After staying simple in Shea Patterson’s debut, Ole Miss looks to expand offense
How many plays did Ole Miss need to mount its second-half comeback against Texas A&M and notch its first win over a Southeastern Conference Western Division opponent?
If you believe head coach Hugh Freeze, it was literally a handful.
“The second half, we ran four plays really when you get down to it,” Freeze said. “Now they’ve got different options on them, but we really ran four plays. There may have been a sprinkled-in one play here or one play there that’s outside those four, but the others were our Day-1 installation four plays.”
It was part of a plan to keep things simple for Shea Patterson, the nation’s No. 1 quarterback prospect in the last recruiting cycle who looked like anything but a freshman in the Rebels’ 29-28 win at A&M on Saturday. Patterson debuted with single-game school records for a freshman quarterback for passing yards (338) and total offense (402).
Ole Miss (5-5, 2-4 SEC) didn’t need to go with any other calls with the basic plays working as much as they did. Fifteen of Patterson’s 25 completions came in the second half, and both of his touchdown passes came in the fourth quarter as the Rebels chipped away at a 21-6 halftime deficit and overcame a 28-19 hole with 6 minutes, 41 seconds left.
Patterson moved the offense 39 yards on its final possession to set up Gary Wunderlich’s winning field goal, a drive that included a 13-yard scramble from Patterson to get the Rebels to A&M’s 25-yard line.
“Those four plays we can run out of so many different looks, so it’s not like we were running four plays,” Patterson said. “There’s a bunch of different variations. One-high, two-high (safety) looks, and I think that kind of gave us some momentum because at one point in the drive, I think we ran one play about four or five times and it worked every single time.”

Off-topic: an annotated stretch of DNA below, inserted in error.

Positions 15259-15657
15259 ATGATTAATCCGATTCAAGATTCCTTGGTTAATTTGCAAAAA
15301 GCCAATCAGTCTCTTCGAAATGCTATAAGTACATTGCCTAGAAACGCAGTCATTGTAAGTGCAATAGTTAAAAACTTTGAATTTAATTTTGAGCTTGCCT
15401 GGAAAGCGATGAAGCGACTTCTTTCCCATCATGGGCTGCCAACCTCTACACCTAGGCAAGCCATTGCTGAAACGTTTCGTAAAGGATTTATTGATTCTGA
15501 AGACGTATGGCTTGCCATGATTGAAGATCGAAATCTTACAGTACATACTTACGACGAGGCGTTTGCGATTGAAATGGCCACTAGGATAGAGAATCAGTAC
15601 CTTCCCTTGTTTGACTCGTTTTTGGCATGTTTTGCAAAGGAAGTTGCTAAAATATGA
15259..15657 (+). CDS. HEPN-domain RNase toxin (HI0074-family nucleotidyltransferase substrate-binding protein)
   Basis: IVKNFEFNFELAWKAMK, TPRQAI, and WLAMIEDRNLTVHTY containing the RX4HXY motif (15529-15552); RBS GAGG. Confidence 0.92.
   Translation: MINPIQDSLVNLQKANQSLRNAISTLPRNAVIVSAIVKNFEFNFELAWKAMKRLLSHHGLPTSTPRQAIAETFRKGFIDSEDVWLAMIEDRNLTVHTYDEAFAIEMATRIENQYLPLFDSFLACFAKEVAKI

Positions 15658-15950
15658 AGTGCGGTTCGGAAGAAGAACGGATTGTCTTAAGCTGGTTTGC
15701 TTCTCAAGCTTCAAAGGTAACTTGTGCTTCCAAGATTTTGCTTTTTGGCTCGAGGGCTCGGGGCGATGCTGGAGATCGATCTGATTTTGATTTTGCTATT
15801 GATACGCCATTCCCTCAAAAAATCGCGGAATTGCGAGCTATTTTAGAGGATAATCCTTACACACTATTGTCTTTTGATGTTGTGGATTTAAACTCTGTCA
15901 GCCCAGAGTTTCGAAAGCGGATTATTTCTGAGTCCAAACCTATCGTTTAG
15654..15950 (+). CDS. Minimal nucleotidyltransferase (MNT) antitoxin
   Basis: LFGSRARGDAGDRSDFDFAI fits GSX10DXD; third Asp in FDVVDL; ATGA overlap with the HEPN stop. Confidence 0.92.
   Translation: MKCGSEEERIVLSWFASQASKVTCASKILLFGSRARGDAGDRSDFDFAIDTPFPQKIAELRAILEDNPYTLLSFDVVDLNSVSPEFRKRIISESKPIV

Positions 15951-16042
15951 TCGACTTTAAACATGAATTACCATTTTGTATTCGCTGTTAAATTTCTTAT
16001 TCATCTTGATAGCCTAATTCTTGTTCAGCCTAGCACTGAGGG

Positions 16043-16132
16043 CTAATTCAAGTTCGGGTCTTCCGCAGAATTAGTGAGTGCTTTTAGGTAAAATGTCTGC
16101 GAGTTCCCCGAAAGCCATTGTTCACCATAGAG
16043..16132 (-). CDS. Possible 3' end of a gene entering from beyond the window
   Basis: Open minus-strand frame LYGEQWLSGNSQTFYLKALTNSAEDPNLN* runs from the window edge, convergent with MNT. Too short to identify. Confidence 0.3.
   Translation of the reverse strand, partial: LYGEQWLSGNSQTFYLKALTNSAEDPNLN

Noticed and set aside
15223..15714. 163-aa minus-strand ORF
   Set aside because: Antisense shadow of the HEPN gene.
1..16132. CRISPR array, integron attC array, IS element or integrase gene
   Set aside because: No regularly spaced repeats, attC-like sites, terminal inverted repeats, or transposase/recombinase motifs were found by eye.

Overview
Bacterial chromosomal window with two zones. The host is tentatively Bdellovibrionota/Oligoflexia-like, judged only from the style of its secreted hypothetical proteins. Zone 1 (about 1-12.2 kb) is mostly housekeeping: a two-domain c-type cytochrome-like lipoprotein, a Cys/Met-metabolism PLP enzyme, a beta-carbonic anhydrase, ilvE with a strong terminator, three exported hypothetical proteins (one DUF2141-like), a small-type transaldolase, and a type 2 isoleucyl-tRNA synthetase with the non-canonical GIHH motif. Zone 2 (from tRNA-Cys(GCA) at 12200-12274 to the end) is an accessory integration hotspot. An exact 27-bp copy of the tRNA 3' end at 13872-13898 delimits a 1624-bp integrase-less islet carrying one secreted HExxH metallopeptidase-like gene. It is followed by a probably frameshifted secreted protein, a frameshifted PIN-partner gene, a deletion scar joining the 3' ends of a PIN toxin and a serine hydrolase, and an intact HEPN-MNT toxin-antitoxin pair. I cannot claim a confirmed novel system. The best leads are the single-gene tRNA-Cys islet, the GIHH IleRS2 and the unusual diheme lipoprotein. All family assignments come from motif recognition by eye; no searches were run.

Now that Patterson has a game and a full week’s worth of practice reps behind him, the Rebels plan to expand the playbook to give him more options against a Vanderbilt defense that’s been among the best in the SEC this season and “has given us problems every year,” Freeze said, with its ability to be multiple.
The Commodores (4-6, 1-5), who held Ole Miss to 27 points a season ago, are in the top half of the league in scoring defense, rush defense and total defense.
“He did pretty well with those (plays against A&M), but we definitely need to expand it more,” Freeze said. “We’ll work on that this week.”
Preparing as the starter was “a little surreal,” Patterson said, after spending most of the season running the scout team thinking he would redshirt, but the early enrollee is confident he can handle whatever the coaches call.
“Coming into the spring, that really helped me coming in in January,” Patterson said. “I really know the offense a lot, like the back of my hand.”
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